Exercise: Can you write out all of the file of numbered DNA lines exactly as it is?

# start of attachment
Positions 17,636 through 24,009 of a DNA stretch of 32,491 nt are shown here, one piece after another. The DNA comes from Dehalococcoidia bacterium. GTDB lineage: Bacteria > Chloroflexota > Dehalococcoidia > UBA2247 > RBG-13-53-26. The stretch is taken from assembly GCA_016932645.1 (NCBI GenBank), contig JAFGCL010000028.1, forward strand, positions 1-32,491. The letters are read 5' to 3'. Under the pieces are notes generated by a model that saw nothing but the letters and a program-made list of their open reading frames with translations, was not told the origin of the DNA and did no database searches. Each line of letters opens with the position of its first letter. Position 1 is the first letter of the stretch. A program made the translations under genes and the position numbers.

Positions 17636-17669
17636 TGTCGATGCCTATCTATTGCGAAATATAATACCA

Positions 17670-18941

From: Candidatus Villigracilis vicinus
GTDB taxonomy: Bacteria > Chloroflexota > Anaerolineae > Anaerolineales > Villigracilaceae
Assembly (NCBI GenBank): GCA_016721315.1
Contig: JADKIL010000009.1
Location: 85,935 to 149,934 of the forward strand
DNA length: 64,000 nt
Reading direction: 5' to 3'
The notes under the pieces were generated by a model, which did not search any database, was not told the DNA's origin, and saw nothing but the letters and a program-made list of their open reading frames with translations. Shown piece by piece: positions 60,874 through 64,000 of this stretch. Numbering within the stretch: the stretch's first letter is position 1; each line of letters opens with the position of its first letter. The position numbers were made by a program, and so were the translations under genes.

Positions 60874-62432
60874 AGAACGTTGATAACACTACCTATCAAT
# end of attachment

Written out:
Positions 17,636 through 24,009 of a DNA stretch of 32,491 nt are shown here, one piece after another. The DNA comes from Dehalococcoidia bacterium. GTDB lineage: Bacteria > Chloroflexota > Dehalococcoidia > UBA2247 > RBG-13-53-26. The stretch is taken from assembly GCA_016932645.1 (NCBI GenBank), contig JAFGCL010000028.1, forward strand, positions 1-32,491. The letters are read 5' to 3'. Under the pieces are notes generated by a model that saw nothing but the letters and a program-made list of their open reading frames with translations, was not told the origin of the DNA and did no database searches. Each line of letters opens with the position of its first letter. Position 1 is the first letter of the stretch. A program made the translations under genes and the position numbers.

Positions 17636-17669
17636 TGTCGATGCCTATCTATTGCGAAATATAATACCA

Positions 17670-18941

From: Candidatus Villigracilis vicinus
GTDB taxonomy: Bacteria > Chloroflexota > Anaerolineae > Anaerolineales > Villigracilaceae
Assembly (NCBI GenBank): GCA_016721315.1
Contig: JADKIL010000009.1
Location: 85,935 to 149,934 of the forward strand
DNA length: 64,000 nt
Reading direction: 5' to 3'
The notes under the pieces were generated by a model, which did not search any database, was not told the DNA's origin, and saw nothing but the letters and a program-made list of their open reading frames with translations. Shown piece by piece: positions 60,874 through 64,000 of this stretch. Numbering within the stretch: the stretch's first letter is position 1; each line of letters opens with the position of its first letter. The position numbers were made by a program, and so were the translations under genes.

Positions 60874-62432
60874 AGAACGTTGATAACACTACCTATCAAT